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← Irreligion: A Mathematician Explains Why the Arguments for God Just Don't Add Up

raptur's Avatar Jump to comment 90 by raptur

RE: Goedel's Incompleteness Theorem

Both posts have been a little off. Do people mind if I take a break from lurking for a bit? ;)

When working in a symbolic logic, there are two major systems. One is the _semantics_, which tells you how to determine whether a particular sentence is _entailed_ (i.e. must be true) by a given set of sentences you are presuming to be true called axioms. This set may consist only of tautologies like: "if P is true then P is true". For example, you may accept as true:

(1) All Men Are Mortal
(2) Socrates Is A Man

and then you might consider:

(3) Socrates Is Mortal

The semantics of first order logic, which is the simplest logic needed to capture this argument, consists of set-theoretic machinery to demonstrate that it is not possible for (3) to be false if (1) and (2) are true. So we say that (1) and (2) _entail_ (3).

The other is the _derivational system_, which tells you what sorts of transformations you are allowed to perform on sentences to get new sentences. So (1) and (2), in quasi-formal terms, would look like:

(1') (forall x)(if Man(x) then Mortal(x))
(2') Man(socrates)

One of the derivational rules of first-order logic says that you can chop off a (forall x) and substitute every occurrence of 'x' (a _variable_) with some _name_. If we do this to (1') and substitute 'x' with 'socrates,' we get:

(4) if Man(socrates) then Mortal(socrates)

Another derivational rule says that if you have an 'if-then' statement, and you also have the beginning of the 'if-then' statement, then you get the end of the 'if-then' statement. (2') provides the beginning of (4), giving us:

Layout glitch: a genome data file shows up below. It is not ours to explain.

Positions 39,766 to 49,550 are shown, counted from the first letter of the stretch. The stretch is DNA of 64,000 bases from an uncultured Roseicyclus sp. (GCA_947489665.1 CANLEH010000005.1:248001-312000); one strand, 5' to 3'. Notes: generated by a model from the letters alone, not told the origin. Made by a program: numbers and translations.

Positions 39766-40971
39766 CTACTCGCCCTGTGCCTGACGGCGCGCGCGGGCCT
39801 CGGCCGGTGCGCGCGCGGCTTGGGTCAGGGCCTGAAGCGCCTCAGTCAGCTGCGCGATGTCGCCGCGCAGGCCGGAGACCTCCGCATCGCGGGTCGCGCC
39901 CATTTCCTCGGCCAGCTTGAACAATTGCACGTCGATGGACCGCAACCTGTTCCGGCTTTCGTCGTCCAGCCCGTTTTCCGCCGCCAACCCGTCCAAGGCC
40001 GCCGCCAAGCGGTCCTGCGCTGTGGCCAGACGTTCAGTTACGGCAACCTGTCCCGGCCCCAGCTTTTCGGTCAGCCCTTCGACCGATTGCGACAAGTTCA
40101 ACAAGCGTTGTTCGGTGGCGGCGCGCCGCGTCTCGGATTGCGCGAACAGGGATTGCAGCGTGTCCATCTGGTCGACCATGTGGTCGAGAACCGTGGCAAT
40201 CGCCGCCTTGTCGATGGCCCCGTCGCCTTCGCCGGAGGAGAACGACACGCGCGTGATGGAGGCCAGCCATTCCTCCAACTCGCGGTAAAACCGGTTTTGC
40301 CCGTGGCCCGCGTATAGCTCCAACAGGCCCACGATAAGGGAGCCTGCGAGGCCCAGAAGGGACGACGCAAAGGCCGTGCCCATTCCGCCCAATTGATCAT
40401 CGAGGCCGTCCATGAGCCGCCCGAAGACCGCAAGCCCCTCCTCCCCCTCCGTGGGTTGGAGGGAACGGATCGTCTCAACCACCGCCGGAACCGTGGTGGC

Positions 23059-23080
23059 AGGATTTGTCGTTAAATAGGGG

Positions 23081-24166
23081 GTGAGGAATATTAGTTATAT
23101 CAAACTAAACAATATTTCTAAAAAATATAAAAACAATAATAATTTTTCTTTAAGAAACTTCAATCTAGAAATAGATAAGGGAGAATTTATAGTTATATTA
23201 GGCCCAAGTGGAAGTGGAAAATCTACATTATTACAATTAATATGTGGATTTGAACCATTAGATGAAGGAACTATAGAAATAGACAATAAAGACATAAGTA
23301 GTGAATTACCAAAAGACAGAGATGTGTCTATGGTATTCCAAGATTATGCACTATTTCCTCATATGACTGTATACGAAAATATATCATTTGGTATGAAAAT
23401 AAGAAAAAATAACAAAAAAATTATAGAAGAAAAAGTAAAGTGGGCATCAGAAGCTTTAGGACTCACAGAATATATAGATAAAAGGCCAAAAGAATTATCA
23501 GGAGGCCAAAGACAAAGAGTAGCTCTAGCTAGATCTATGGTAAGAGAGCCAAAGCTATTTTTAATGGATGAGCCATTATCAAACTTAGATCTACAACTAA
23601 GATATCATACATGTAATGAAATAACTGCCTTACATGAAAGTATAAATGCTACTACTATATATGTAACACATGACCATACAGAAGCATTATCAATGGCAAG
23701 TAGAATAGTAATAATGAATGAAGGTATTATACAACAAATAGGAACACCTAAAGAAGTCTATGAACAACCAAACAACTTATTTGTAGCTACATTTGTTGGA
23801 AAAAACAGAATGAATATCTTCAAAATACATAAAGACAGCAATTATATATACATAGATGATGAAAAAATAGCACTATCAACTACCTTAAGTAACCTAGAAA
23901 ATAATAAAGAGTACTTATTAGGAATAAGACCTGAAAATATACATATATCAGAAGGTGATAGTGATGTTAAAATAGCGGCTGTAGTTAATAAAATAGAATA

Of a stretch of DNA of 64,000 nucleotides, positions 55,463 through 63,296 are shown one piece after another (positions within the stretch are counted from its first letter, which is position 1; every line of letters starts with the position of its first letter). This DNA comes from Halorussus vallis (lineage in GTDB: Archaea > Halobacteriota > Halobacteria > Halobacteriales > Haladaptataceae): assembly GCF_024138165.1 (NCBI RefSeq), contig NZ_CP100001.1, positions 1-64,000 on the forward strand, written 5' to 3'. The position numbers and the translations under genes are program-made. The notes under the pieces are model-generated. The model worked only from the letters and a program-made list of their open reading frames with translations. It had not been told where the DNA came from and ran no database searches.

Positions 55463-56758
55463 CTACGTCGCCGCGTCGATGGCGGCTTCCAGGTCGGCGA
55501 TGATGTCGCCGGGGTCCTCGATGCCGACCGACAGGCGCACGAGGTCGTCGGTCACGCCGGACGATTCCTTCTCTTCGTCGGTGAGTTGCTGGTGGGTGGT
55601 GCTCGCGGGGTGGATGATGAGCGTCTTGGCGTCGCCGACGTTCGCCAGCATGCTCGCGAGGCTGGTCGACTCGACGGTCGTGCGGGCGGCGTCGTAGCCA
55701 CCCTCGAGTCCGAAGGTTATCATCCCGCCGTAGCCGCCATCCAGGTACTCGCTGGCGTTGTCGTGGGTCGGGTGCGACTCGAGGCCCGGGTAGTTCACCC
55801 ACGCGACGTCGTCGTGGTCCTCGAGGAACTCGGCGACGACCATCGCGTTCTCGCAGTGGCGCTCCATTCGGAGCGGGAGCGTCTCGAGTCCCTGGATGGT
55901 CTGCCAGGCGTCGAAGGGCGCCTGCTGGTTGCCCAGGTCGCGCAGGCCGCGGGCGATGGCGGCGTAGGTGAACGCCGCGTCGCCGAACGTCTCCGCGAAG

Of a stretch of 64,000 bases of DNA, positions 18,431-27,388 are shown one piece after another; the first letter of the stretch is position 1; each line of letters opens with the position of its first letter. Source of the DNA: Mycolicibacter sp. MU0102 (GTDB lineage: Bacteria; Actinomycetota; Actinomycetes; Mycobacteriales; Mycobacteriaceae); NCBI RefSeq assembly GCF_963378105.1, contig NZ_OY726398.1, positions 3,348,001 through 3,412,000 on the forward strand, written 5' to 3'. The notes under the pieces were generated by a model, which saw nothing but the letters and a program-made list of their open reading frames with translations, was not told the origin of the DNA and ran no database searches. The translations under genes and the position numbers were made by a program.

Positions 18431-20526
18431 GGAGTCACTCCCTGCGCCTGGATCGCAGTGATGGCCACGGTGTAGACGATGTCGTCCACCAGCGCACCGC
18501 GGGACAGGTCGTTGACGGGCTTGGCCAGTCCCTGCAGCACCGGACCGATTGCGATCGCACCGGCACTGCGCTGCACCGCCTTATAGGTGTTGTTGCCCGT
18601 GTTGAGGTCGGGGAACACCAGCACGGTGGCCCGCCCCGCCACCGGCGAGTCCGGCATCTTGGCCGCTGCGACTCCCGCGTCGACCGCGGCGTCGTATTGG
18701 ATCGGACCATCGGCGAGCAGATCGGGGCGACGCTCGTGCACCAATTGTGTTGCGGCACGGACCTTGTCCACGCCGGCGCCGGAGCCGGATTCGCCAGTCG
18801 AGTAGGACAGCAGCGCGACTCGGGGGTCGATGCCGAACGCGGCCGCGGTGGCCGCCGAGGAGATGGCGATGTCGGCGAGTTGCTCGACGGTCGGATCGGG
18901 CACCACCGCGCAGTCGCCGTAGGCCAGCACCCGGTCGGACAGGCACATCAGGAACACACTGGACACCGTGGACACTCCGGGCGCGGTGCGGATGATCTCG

(5) Mortal(socrates)

Which is just the quasi-formal way of saying "Socrates Is Mortal." So we say that (1') and (2') _prove_ (5).

Notice, however, that it is not immediately obvious that these two systems have anything to do with each other. The semantics just tells you whether groups of sentences are logically consistent, but does not say anything about obtaining a larger group of logically consistent sentences. The derivational system, on the other hand, just tells you how to move around symbols in certain sorts of ways to get new sentences, without regard to what they actually mean. So how do we know that if something is _provable_ from a (finite) set of sentences, then it is _entailed_ from that set? Likewise, how do we know that if something is _entailed_ from a set of sentences, then it is _provable_?

The first question is answered by doing soundness proofs. If a particular logic is not sound, it is basically worthless because it is possible to prove things that are false using that logic. Whenever people propose new kinds of logics, soundness proofs are the first things they do. The second question is answered by doing completeness proofs: given a finite set of axioms, is it possible to mechanically derive every statement that is necessarily true? Sentential logic and first-order predicate logic are, in fact, complete. What Goedel demonstrated is that higher-order predicate logic is _not_ complete. So he did not prove logic wrong or anything like that: higher-order logic is still sound, so everything that you do manage to derive will be true (presuming your axioms are true). You just are not guaranteed to derive everything that's true. If we were, it should be possible in principle to write a computer program that would just run day and night solving all of mathematics automatically through a brute-force breadth-first search.

Does this make sense?

Wed, 09 Jan 2008 22:31:00 UTC | #104667